Sudden Infant Death Syndrome (SIDS) is the unexplainable, sudden death of an infant. While the tragic death of a baby is only amplified by the frustration of not understanding the root cause of SIDS, there are steps you can take to lower your baby’s risk of SIDS. Baylor St. Luke’s Medical Group provides these six tips.
1. Take Care of Your Baby Before Birth
Prenatal care helps lower your baby’s chance of SIDS.
Throughout all nine months of pregnancy, have regular appointments with your OB/GYN. Follow any recommendations your physician gives you including diet and lifestyle changes, medications, and vitamins.
2. Don’t Smoke
Never smoke during your pregnancy. Tobacco harms your baby and increases his or her risk of dying from SIDS. Avoid secondhand smoke by not standing near people who are smoking and not going to places where smoke will be in the air.
After your baby is born, continue to be vigilant. Never allow anyone to smoke near your child.
3. Give Your Baby a Safe Sleeping Environment
Babies should sleep in a crib, bassinet, or Moses Basket on a firm mattress or surface, covered with a fitted sheet. There should be nothing else in the crib, like toys, pillows, blankets, etc.
Never let your baby sleep on a soft, cushioned surface, including a sheepskin, waterbed, pillow, comforter, or other soft materials.
Place your baby’s bed in your room for your baby’s first six months (risk of SIDS is highest between months two and four).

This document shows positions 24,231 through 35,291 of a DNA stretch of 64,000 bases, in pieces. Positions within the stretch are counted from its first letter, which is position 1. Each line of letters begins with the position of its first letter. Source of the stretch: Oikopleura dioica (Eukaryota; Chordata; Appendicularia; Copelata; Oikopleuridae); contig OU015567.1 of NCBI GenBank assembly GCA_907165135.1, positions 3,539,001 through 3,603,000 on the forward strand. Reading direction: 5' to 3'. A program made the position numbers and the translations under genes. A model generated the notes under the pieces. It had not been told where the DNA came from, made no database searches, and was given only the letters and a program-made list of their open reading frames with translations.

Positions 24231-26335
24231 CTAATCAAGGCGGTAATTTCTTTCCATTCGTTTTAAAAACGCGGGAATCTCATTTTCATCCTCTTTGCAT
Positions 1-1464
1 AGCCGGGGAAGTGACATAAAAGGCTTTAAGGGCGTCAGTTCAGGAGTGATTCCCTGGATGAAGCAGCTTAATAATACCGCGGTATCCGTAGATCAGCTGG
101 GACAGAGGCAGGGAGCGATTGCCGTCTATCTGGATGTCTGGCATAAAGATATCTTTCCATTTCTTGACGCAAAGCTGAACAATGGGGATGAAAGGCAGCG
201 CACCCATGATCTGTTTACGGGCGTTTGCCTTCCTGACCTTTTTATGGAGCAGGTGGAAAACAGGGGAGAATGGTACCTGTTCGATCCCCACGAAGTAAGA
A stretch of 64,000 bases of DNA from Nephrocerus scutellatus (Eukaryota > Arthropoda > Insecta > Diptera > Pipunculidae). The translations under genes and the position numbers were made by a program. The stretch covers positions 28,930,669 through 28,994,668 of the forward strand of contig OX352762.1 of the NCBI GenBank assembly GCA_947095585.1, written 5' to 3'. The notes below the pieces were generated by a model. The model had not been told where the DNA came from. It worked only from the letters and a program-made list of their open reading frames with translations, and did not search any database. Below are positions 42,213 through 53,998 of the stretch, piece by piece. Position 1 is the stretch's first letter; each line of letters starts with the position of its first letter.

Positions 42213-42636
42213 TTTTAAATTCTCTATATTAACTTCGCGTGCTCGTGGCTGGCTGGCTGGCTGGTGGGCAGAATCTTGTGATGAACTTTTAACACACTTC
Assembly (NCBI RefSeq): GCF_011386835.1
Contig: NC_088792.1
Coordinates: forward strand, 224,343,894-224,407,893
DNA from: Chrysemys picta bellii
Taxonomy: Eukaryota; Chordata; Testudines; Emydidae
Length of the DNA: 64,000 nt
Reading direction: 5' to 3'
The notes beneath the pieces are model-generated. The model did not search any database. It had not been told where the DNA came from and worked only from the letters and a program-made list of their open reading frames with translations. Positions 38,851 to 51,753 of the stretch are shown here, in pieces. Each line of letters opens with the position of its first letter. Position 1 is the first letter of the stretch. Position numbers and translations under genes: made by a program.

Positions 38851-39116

Give your baby a pacifier when sleeping. Babies sleeping with pacifiers are less likely to experience SIDS.
4. Pay Attention to Your Baby’s Sleeping Position
Your baby should always sleep on his or her back until he or she learns to roll over.
When your baby is awake, have him or her in different positions including in your arms, on his or her tummy, etc. Moving your baby to new positions helps your baby grow strong and healthy.
5. Breastfeed Your Baby
Breastfed babies have a lower risk of SIDS.
For the first six months, only give your baby breast milk. Do not give them water, sugar water, or formula.
If your baby ever seems sick, visit your pediatrician.
SIDS is rare; it affects approximately .05 percent of babies in the United States. Despite its rarity, it’s essential to take steps to prevent SIDS. Find the right pediatrician for your family through Baylor St. Luke’s Medical Group and learn more about what you can do to protect your child from SIDS.